- This is perhaps one of the most interesting passages within the book. It seems initially contrary to the purpose of the book itself to have this included, but I believe it is more effectively taken as a consolation for failing to achieve great heights. It does not dismiss philosophy or striving for great peaks, instead it reassures us that we are human and failure is a part of the journey towards those peaks.
On empathy: “Every man calls barbarous anything he is not accustomed to; we have no other criterion of truth or right-reason than the example and form of the opinions and custom of our own country.” – Montaigne. (Pg 142)
- In a more modern context, no truth or reason outside of the circle of which we are a part of, whether geographically, demographically or online.
On intellectual inadequacy: “If man were wise, he would gauge the worth of anything by its usefulness and appropriateness to his life.” – Montaigne. (Pg 152)
- It is a mistake to feel inadequate when comparing ourselves to others who are quite unlike us.
On complexity: “Wisdom does not require a specialized vocabulary or syntax, nor does an audience benefit from being wearied.” (Pg 158)
- Difficulty does not always suggest value or correctness.
On creating: “Yet it is understandable to prefer to quote and write commentaries rather than speak and think for ourselves… commentators may be criticized for failing to do justice to the ideas of great thinkers; they cannot be held responsible for the ideas themselves.” (Pg 163)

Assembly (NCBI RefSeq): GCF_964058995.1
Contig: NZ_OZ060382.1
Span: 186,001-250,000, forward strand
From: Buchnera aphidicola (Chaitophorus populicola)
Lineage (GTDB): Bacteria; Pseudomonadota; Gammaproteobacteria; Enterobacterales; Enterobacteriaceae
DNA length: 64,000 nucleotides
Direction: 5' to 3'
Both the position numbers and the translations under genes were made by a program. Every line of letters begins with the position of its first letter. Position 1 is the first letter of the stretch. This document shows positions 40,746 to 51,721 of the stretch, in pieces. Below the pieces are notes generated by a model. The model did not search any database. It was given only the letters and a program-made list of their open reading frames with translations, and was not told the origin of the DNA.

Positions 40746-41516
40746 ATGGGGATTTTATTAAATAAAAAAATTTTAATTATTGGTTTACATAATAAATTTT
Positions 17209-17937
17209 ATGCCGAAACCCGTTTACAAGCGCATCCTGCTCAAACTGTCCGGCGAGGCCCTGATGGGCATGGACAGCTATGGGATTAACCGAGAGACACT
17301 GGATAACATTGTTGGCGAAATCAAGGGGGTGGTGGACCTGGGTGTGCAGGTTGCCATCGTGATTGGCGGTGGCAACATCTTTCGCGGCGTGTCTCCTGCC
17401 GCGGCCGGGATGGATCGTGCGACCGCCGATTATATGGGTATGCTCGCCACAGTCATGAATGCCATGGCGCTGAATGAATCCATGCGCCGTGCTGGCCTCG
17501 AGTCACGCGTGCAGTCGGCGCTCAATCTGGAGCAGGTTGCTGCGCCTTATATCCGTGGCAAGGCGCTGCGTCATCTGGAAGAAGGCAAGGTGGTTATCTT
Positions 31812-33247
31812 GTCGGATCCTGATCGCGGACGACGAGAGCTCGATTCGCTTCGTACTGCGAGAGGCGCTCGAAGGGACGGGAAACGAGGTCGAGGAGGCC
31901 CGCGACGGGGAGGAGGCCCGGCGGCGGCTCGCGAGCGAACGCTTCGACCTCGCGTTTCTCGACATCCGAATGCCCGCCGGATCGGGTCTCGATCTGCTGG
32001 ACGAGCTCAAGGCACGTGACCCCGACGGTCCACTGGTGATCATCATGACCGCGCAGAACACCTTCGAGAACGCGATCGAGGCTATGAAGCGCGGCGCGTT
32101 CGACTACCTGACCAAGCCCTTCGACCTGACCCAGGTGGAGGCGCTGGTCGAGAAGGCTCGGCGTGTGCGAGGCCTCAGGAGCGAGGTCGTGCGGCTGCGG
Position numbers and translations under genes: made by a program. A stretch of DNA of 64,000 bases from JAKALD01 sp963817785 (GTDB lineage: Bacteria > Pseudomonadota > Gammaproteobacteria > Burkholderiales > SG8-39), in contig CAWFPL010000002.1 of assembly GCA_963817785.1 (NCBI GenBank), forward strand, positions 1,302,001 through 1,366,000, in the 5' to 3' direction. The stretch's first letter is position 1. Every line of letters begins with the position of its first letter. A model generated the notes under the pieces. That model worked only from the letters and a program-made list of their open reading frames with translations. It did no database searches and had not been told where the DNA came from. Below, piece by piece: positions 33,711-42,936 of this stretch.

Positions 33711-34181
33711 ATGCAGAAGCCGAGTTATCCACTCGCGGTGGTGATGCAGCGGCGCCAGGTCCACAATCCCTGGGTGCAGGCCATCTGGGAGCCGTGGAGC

- Why it is sometimes so difficult to put ourselves out there and create things ourselves, as opposed to synthesising the lessons of others. Possibly a little bit of irony here.
Schopenhauer on Heartbreak
On heartbreak: “We should not feel confused by the enormity of the upset that can ensue from only a few days of hope… Love could not induce us to take on the burden of propagating the species without promising us the greatest happiness we could imagine.” (Pg 195)
Nietzsche on Difficulties and Challenge
On difficulty: “What if pleasure and displeasure were so tied together that whoever wanted to have as much as possible of one must also have as much as possible of the other… you have the choice; either as little displeasure as possible, painlessness in brief… or as much displeasure as possible as the price for the growth of an abundance of subtle pleasures and joys that have rarely been realised yet?” – Nietzsche. (Pg 215)
The Consolations of Philosophy is a brilliant introduction to philosophy. If you found any worth in the above quotes and passages, pick up a copy of the book from Book Depository (the best and cheapest online book retailer I’ve found so far).